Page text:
June 2006
Volume 6, Issue 6
Free
Vision Sciences Society Annual Meeting Abstract  |   June 2006
Characterizing surprise in humans and monkeys
Author Affiliations
  • David J. Berg
    Neuroscience Graduate Program, University of Southern California, Los Angeles, California 90089-2520, USA
  • Susan Boehnke
    Centre for Neuroscience Studies and Department of Physiology, Queen's University, Kingston, ON K7L 3N6, Canada
  • Robert Marino
    Centre for Neuroscience Studies and Department of Physiology, Queen's University, Kingston, ON K7L 3N6, Canada
  • Pierre Baldi
    Department of Computer Science, University of California, Irvine, Irvine, California 92697-3425, USA
  • Doug Munoz
    Centre for Neuroscience Studies and Department of Physiology, Queen's University, Kingston, ON K7L 3N6, Canada
  • Laurent Itti
    Departments of Computer Science, Psychology and Neuroscience Graduate Program, University of Southern California, Los Angeles, California 90089-2520, USA
Journal of Vision June 2006, Vol.6, 211. doi:10.1167/6.6.211
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      David J. Berg, Susan Boehnke, Robert Marino, Pierre Baldi, Doug Munoz, Laurent Itti; Characterizing surprise in humans and monkeys. Journal of Vision 2006;6(6):211. doi: 10.1167/6.6.211.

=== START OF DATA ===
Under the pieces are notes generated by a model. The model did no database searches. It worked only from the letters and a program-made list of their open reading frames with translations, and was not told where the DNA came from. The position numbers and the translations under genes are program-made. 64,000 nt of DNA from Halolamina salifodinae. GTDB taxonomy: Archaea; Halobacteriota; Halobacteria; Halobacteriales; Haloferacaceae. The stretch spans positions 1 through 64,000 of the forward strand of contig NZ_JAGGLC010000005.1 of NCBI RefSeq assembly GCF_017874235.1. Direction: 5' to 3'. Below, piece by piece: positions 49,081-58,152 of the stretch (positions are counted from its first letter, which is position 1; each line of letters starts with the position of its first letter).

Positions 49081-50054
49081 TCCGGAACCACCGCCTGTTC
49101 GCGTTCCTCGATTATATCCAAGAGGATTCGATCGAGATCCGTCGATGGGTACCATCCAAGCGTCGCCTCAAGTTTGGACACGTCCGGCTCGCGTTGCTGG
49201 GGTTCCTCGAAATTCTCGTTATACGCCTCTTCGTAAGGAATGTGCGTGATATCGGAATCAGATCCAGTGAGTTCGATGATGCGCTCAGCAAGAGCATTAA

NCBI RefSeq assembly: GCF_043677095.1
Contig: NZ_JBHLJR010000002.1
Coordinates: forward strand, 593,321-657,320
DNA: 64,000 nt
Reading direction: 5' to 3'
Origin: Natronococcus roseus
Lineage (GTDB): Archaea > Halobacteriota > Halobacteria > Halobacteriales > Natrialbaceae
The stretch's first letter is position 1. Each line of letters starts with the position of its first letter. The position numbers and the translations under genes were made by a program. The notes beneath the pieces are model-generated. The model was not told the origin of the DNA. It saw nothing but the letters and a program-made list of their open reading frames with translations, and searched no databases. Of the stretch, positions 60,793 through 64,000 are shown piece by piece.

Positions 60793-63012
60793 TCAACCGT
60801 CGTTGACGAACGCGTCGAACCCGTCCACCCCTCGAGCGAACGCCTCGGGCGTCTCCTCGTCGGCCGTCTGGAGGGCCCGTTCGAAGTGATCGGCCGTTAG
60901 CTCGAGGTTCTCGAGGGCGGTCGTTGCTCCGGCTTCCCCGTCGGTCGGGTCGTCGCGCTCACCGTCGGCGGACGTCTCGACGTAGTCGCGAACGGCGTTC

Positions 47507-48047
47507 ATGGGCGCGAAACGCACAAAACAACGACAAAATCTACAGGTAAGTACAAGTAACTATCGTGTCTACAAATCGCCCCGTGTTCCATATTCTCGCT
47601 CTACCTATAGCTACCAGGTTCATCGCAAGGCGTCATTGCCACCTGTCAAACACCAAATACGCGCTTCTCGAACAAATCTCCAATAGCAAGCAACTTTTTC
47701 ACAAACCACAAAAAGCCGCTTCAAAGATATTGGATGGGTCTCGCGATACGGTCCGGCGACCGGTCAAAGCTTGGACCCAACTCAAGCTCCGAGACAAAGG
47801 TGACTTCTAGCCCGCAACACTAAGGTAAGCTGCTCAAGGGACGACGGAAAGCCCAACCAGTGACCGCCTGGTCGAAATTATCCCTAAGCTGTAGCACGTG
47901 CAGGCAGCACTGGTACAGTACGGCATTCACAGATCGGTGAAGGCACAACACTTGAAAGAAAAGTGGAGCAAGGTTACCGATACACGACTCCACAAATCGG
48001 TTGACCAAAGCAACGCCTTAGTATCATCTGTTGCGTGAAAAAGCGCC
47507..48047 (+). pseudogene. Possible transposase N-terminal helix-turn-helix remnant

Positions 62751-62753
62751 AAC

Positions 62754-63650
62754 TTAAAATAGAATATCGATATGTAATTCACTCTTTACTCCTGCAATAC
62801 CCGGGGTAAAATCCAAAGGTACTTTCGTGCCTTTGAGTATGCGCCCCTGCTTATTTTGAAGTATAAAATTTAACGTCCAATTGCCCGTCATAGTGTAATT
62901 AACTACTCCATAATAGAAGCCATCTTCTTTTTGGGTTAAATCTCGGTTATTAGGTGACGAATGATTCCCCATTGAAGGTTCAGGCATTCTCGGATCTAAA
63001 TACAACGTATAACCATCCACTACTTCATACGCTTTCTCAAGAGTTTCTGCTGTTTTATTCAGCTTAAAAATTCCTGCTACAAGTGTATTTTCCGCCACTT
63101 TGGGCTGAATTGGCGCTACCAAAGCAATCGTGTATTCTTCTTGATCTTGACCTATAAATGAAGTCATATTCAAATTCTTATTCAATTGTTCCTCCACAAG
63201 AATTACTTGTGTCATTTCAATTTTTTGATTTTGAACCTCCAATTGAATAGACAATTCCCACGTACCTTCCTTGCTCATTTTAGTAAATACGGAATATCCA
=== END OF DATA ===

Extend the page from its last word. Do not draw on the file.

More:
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Abstract

We investigate the role of visual surprise in guiding eye movements in humans and rhesus monkeys under free viewing conditions, for a variety of natural stimuli. Surprise differs from other models of bottom-up visual attention in that it quantifies how data affects an observer, by measuring the difference between posterior and prior beliefs of the observer. We recorded eye movements from naive observers, 4 humans and 3 monkeys, while they watched 115 video clips (47,903 frames, 27 minutes) resulting in 6,775 saccades for humans and 10,406 for monkeys. Clips ranged in semantic content, including video of natural, non-natural, building-city, indoor, and sporting-outdoor scenes both with and without main actors. A surprise model of bottom-up visual attention then predicted in real-time how surprising every location was in the display. The distribution of surprise at the endpoint (target) locations of human or monkey saccadic eye movements was then compared to the distribution of surprise at random locations using a standard information theoretic technique, Kullback-Leibler distance. Considering all clips together 59% and 56% of gaze shifts were directed towards locations more surprising than average for humans and monkeys, however, agreement with the model varied greatly across clip type (ranging from 35–77%). Humans and monkeys showed a similar pattern of agreement with the model across image type, with a significant difference only in sporting-outdoor clips. This data suggests that under free viewing humans and monkeys are employing similar bottom-up attentional mechanisms.

Berg, D. J. Boehnke, S. Marino, R. Baldi, P. Munoz, D. Itti, L. (2006). Characterizing surprise in humans and monkeys [Abstract]. Journal of Vision, 6(6):211, 211a, http://journalofvision.org/6/6/211/, doi:10.1167/6.6.211. [CrossRef]
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